Posted September. 01, 2015 22:01,
There are controversies over National Assembly Speaker Chung Ui-hwa`s declaration of his bid for a parliamentary seat in his district in Busan in next year`s general elections. Since 2004, it has been an unwritten rule that a former National Assembly speaker do not run in a parliamentary election.
When asked during his appearance on a radio talk show whether he planned to run in Busan in next year`s parliamentary elections, he replied, "Yes."
During a meeting with reporters later in the day, he reaffirmed his bid, saying, "It is natural for me to run in my electoral district." Regarding the practice of former Assembly speakers not running in general elections, he said, "I think differently." He also expressed hope that all of his predecessors will return to the National Assembly next year as proportional representatives in order to achieve a balance between elders and younger lawmakers in the parliament.
Asked if he planned to return to the ruling Saenuri Party, he answered, "Of course, I will. Even if I run, I will do so while performing my duty as the speaker." Under current law, the National Assembly speaker cannot have any party affiliation and is allowed to do so from 90 days before the end of his or her term.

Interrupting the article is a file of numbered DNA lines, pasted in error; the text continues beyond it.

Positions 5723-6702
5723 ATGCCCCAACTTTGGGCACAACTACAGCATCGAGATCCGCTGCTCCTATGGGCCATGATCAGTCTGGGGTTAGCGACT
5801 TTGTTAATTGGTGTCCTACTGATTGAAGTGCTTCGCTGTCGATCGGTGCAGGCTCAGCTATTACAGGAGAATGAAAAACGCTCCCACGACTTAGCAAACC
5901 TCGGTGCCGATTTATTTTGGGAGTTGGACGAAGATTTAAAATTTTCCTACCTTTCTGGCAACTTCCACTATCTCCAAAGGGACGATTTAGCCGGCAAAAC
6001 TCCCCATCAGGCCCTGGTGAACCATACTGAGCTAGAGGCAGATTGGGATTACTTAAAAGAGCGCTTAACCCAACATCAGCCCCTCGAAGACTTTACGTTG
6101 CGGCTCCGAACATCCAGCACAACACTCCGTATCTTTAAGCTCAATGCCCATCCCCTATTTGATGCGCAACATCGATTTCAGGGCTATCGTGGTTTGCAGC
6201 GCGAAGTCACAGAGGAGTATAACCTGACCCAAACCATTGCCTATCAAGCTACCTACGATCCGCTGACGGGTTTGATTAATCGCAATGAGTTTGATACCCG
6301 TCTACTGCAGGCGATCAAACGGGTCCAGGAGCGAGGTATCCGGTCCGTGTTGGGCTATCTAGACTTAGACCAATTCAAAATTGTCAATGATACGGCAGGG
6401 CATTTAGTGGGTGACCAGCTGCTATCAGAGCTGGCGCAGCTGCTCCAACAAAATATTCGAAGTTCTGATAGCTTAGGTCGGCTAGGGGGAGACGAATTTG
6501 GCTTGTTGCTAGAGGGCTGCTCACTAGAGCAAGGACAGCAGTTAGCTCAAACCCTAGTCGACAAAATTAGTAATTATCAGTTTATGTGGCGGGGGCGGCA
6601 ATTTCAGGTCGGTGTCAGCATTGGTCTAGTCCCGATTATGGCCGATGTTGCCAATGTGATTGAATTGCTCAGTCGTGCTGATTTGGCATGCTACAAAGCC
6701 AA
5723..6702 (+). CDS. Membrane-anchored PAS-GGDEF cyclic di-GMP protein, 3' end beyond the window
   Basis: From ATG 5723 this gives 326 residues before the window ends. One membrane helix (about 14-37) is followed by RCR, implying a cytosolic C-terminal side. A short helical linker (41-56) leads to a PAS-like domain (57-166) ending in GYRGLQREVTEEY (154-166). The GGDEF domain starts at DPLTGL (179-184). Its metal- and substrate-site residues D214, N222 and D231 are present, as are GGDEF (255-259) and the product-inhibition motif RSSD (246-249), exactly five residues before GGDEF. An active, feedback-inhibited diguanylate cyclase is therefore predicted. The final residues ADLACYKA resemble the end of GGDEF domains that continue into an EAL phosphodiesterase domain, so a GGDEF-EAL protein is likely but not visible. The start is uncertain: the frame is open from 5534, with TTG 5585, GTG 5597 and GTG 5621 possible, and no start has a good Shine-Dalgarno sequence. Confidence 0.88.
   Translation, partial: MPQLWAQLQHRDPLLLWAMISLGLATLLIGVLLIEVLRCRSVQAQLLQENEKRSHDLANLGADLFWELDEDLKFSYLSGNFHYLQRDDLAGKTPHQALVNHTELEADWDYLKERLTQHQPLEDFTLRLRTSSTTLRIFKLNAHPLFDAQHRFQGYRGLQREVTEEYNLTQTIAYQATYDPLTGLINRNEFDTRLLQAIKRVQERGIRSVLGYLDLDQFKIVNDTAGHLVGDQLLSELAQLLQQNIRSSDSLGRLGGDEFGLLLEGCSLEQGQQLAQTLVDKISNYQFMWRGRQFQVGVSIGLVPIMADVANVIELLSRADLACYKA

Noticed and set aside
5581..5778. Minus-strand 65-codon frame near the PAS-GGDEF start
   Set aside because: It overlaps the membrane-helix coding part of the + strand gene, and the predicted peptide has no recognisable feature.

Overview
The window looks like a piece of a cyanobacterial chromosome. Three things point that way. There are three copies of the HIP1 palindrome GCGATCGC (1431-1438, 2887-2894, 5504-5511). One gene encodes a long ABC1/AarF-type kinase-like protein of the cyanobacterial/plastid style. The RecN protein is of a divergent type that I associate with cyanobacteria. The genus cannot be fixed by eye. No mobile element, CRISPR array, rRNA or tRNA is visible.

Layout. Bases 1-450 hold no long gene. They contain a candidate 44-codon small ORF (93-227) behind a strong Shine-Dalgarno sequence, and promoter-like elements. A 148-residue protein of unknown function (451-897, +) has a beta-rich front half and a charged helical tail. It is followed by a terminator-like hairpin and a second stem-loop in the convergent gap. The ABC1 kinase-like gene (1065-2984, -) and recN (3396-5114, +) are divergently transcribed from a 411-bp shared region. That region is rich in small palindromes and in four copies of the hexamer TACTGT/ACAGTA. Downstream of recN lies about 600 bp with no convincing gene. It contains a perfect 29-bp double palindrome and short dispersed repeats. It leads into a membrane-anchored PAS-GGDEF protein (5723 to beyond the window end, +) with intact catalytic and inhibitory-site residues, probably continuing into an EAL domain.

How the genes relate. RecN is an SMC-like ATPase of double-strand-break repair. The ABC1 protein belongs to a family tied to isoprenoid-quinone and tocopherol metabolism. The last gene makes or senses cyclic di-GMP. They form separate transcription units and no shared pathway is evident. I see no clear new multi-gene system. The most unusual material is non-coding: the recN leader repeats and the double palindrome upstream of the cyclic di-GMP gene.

Some other politicians speculated that Chung`s remarks were intended to sound out the political atmosphere. It is said that Chung expressed displeasure when his electoral district was mentioned as a candidate for redistricting. A Saenuri official said, "When an incumbent lawmaker vows not to run in the next year election, the vacant constituency usually gets flooded with competitors. Even if he does not intend to actually run, he made the remarks in an attempt to prevent any noise in his constituency."